Vannin’ on a budget… How we’ve made vanlife work without solar power

One of the decisions that we had to make early on in our build was whether or not we wanted to invest in solar power for our van. Before we left, our focus was more geared towards saving up as much gas money as possible, and doing our best to take care of as many credit card payments as we could. At the end of the day, we needed to compromise on certain things such as our power system in order to make sure we could travel where (and as much as) we wanted to.

I’ve compiled a list and a few options if you’re in the same boat (or van!) and want some alternatives to paying for an entire solar power system. Here are a few of the biggest obstacles we’ve had to work around:

1. Keeping food without a fridge

This is probably the most important piece of the puzzle – if your goal is to save money, you have to have food on hand to cook rather than eating out for every meal (check out this post on cooking in a van) – you’ll also be way more healthy! The simple answer here is: use a cooler. There are a ton of options when it comes to which to choose so I’ll break it down by cost.

Our first cooler was a Coleman that we purchased for about $30. You really do get what you pay for, and we ended up needing to purchase ice almost every day. We have since upgraded, and now the cooler we have is a 52-quart Ozark Trail cooler; we spent about $120 purchasing it, and I would say it’s done us well so far. Driving across the country in the blazing sun in 100 degree heat, without AC, our ice melted FAST. Now that we’re in cooler weather though (40’s-50’s at night, 70-80 during the day), we can keep ice for 4-7 days without needing more.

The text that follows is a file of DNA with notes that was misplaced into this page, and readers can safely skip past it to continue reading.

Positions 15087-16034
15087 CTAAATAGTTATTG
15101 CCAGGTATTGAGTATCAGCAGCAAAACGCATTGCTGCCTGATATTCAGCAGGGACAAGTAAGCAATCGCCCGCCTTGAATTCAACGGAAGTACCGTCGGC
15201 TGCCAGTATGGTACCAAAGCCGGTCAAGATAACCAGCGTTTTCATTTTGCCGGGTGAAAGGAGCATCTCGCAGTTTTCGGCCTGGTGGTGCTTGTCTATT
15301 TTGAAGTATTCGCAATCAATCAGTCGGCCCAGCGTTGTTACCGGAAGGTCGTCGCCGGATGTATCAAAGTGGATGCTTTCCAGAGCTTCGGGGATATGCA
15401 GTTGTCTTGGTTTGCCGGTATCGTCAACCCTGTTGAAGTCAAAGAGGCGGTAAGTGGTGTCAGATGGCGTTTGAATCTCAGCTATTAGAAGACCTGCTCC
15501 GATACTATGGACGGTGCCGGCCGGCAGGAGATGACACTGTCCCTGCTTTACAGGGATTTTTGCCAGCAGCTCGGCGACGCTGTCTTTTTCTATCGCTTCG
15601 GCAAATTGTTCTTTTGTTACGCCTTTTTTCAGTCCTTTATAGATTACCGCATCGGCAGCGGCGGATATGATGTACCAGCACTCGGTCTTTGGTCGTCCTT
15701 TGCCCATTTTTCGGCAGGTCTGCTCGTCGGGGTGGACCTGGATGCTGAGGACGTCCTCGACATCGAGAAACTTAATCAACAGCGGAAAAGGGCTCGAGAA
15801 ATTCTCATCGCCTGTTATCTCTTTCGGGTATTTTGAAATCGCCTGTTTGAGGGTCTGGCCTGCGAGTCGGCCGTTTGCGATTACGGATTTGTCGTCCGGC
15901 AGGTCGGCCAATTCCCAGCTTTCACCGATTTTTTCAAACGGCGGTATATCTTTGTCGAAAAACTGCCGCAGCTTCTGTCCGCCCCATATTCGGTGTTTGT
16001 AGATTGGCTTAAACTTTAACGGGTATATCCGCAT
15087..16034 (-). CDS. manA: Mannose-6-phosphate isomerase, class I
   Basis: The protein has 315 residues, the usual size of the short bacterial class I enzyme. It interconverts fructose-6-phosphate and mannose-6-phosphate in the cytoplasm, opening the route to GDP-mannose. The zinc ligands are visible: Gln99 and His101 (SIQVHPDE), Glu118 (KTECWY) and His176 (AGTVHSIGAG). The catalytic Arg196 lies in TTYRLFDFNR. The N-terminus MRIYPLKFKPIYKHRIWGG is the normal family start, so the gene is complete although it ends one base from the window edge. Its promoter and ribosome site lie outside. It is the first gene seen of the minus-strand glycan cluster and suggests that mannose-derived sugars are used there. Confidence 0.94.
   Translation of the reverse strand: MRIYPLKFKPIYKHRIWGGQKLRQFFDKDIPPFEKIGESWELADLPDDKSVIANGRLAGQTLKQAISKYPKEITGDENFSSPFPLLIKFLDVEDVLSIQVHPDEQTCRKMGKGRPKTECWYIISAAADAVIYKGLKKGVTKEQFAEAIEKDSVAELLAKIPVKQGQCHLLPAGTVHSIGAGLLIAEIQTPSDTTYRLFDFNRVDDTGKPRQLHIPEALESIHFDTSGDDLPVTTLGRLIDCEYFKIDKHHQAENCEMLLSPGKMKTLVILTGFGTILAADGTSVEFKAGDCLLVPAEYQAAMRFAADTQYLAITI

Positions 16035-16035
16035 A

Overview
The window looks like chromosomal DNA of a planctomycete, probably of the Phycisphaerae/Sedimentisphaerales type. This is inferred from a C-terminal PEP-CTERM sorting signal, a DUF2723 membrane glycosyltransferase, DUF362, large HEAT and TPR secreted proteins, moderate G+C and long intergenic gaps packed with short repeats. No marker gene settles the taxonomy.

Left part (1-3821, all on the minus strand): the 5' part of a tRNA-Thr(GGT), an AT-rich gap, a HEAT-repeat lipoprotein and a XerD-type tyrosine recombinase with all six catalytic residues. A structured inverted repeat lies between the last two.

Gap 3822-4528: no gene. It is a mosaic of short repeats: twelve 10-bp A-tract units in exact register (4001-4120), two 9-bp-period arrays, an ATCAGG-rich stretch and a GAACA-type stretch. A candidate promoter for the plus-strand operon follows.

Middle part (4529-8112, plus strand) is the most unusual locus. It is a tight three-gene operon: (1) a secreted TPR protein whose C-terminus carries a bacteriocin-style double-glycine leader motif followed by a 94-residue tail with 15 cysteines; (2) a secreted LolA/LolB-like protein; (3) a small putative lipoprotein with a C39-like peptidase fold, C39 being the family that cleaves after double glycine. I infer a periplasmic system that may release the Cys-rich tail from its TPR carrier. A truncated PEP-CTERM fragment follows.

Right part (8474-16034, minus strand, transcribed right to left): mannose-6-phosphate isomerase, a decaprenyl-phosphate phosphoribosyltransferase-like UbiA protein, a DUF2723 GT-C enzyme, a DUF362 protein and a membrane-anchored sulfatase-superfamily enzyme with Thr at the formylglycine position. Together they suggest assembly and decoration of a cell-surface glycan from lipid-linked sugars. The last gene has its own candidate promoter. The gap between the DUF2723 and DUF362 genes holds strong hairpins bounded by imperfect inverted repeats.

**Helpful hint: we have found that it makes a HUGE difference to place your ice into ziploc bags rather than letting it melt inside the cooler – this makes the cooler so much easier to empty and organize, and greatly reduces soggy food situations. You can also reuse the ziplocs so you don’t waste 🙂

Ozark Pros: relatively cheap, keeps ice for several days, sturdy but easy to maneuver inside the van

Cons: how long ice is kept is easily impacted by the outside temperature, frequent-ish purchase of ice depending on your location

From our research, the best (but more expensive) option is a Yeti cooler. These run from $300-500 depending on what size you get, but will keep ice for more than a week, which is a huge deal if you’re taking long camping trips and won’t have access to somewhere you can purchase more.

Yeti pros: keeps ice longest out of most cooler options, sturdy material

Cons: highest price point as far as coolers go

Finally, our favorite pick is an Acopower battery-powered cooler, which costs between $450 and $600, again depending on size. This is on our wish list big time for a few reasons. First of all, you don’t have to worry about buying ice frequently (or at all), which also means you can avoid emptying water from your cooler, as well as dealing with soggy food if you don’t seal something correctly. The cooler battery can be charged via a wall outlet, a solar panel, or the cigarette lighter in your van. Charging via dashboard outlet takes approximately 4-5 hours, and the battery will last 10-12 hours. This cooler also has a freezer as well, which allows for ice cream, so definitely a win 🙂 The downside, however, is that if you choose to charge the battery with a solar panel, that’s an additional purchase.

Acopower pros: no need to purchase ice, freezer included, rechargeable battery

Cons: higher price point, plus the additional need to purchase a solar panel if you don’t have access to an outlet or are not driving and can’t charge using your car battery

2. Lights at nighttime